The NHS target to treat patients within 18 weeks of being referred for routine surgery ‘won’t be met again’ and should be overhauled, health chiefs said yesterday.
They warned that many hospitals have already given up on targets for non-urgent surgery to focus efforts on A&E and cancer treatment.
The 18-week limit is stipulated in the NHS constitution, but patients must often wait much longer for treatment.
Officials have warned that it is struggling to recover after the worst winter on record and the number of patients left waiting for an operation reaching 4.3million, the highest level in a decade
Now thousands more could face extended waits for routine procedures including hip and knee operations and cataract surgery after bosses called for the guidelines to be rewritten to reflect the mounting pressures facing the NHS.
They want the head of the NHS, Simon Stevens, to let hospitals concentrate on urgent treatment and cancer care in its forthcoming long-term plan.
He has suggested the 18-week target could be amended to reflect ‘significant clinical practice changes’.
Speaking anonymously yesterday, the chief executive of one of England’s largest NHS trusts, said it was time to be ‘realistic’ and prioritise patients in terms of needs, rather than targets, concentrating on the three priorities of A&E, cancer and elective surgery.
Growing demand on NHS services caused by the rising and ageing population is putting pressure on hospitals and primary care. The Royal College of Surgeons said NHS England’s ongoing review was a good opportunity to review existing performance standards
He added: ‘We need differential waiting lists, we need people who need to be treated within 18 weeks and people that can wait longer.
‘One of the biggest challenges, probably for the first time, is really having to make decisions between the three major priorities.
‘I’ve tried over the years to balance all three but I just can’t do that any more. I’m having to make really, really difficult decisions. So cancer, absolutely. But we are saying, effectively, ‘We will stop our elective programme’. We will never deliver 18 weeks ever again.’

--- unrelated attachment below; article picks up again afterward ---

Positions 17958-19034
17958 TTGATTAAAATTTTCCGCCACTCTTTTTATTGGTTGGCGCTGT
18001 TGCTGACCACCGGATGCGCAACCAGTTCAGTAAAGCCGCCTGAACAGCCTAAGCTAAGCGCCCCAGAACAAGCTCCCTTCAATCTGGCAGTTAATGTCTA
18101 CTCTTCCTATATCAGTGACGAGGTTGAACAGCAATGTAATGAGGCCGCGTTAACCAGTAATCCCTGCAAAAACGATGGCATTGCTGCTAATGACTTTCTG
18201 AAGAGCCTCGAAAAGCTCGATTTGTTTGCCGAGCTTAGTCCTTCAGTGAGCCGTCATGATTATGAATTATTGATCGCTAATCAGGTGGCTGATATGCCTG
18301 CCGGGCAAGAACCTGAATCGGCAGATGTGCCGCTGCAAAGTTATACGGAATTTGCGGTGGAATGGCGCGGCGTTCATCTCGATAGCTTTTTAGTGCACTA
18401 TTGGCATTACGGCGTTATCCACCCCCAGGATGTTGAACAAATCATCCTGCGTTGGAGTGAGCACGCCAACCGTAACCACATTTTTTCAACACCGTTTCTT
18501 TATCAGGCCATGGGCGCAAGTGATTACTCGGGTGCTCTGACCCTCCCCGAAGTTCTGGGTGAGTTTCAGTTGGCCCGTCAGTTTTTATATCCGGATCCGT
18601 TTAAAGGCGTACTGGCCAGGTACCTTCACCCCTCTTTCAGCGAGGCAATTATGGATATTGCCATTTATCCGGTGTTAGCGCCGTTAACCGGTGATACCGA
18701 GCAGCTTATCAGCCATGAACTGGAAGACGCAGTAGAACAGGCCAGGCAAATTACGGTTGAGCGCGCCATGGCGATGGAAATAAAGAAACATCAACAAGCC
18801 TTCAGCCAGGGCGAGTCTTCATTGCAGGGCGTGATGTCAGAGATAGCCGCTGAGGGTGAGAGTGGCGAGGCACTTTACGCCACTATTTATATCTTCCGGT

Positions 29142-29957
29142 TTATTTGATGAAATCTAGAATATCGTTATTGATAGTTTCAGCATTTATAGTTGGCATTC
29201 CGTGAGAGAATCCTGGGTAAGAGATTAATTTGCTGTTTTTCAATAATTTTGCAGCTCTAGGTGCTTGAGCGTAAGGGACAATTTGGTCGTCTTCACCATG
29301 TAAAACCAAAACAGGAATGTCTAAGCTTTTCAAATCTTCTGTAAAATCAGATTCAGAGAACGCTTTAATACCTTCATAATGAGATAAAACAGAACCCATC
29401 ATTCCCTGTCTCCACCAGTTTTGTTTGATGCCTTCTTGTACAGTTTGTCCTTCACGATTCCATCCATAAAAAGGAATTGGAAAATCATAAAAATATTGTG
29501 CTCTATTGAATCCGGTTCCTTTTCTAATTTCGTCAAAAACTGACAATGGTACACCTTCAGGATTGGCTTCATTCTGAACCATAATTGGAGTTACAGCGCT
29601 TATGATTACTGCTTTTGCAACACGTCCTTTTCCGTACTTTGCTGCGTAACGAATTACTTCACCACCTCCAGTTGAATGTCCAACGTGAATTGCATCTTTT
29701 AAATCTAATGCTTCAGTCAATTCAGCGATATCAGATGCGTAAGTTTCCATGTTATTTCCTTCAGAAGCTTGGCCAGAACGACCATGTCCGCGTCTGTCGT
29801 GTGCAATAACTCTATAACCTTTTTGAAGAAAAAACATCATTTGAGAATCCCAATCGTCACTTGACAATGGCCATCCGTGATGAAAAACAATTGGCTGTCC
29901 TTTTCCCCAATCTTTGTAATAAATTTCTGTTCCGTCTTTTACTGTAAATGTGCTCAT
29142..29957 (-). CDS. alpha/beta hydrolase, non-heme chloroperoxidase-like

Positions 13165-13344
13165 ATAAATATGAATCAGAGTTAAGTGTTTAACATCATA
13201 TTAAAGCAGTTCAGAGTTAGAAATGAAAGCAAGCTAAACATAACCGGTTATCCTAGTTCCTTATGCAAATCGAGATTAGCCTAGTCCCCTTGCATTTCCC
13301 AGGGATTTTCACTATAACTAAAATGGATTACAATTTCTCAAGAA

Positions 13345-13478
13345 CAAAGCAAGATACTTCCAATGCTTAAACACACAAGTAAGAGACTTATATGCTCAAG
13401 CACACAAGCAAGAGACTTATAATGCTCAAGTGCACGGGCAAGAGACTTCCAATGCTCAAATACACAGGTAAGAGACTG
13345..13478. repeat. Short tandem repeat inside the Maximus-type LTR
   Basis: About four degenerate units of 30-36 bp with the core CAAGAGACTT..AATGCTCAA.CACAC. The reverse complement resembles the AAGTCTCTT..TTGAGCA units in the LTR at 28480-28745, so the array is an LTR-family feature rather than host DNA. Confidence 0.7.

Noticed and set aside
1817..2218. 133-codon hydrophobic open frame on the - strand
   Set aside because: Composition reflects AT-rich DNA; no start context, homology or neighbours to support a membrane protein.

The proposal was backed by the Royal College of Surgeons, which said NHS England’s review was a good opportunity to review existing performance standards.
Chris Hopson, chief executive of NHS Providers, which represents hospitals, said: ‘Many hospital trusts are finding it difficult to deliver all the performance targets in A&E, cancer and elective surgery.
‘Trusts rightly prioritise according to clinical need.
‘In practice, given the pressures facing the service, this can mean slipping elective surgery performance.
‘The long-term plan must be ruthlessly honest about what can be achieved for the available money and what the priorities should be.’
Growing demand on NHS services caused by the rising and ageing population is putting pressure on hospitals and primary care.
Officials have warned that it is struggling to recover after the worst winter on record and the number of patients left waiting for an operation reaching 4.3million, the highest level in a decade.
Many patients in desperate need of hip or knee surgery are being denied it because of NHS rationing.
Others are already waiting up to a year.
Some trusts will only let patients have hip or knee surgery if patients are unable to sleep or are constantly on painkillers.
Cancer waiting times have also reached their worst levels, with treatment delayed too long for thousands of patients.
The Government has promised the NHS more cash, but there is pressure for this to be spent on a transformation of services rather than a ‘sticking-plaster solution’.
But John Kell, of the Patients Association, said: ‘It will be difficult for patients to understand how waving the white flag on this target is compatible with a vision of an improved Health Service.’
Caroline Abrahams, of Age UK, said: ‘Delaying surgery could cause a condition to worsen and make the operation more difficult.
‘For older people it does not only condemn them to additional misery and pain, it can threaten their ability to live independently – a terrible price for anyone to pay.’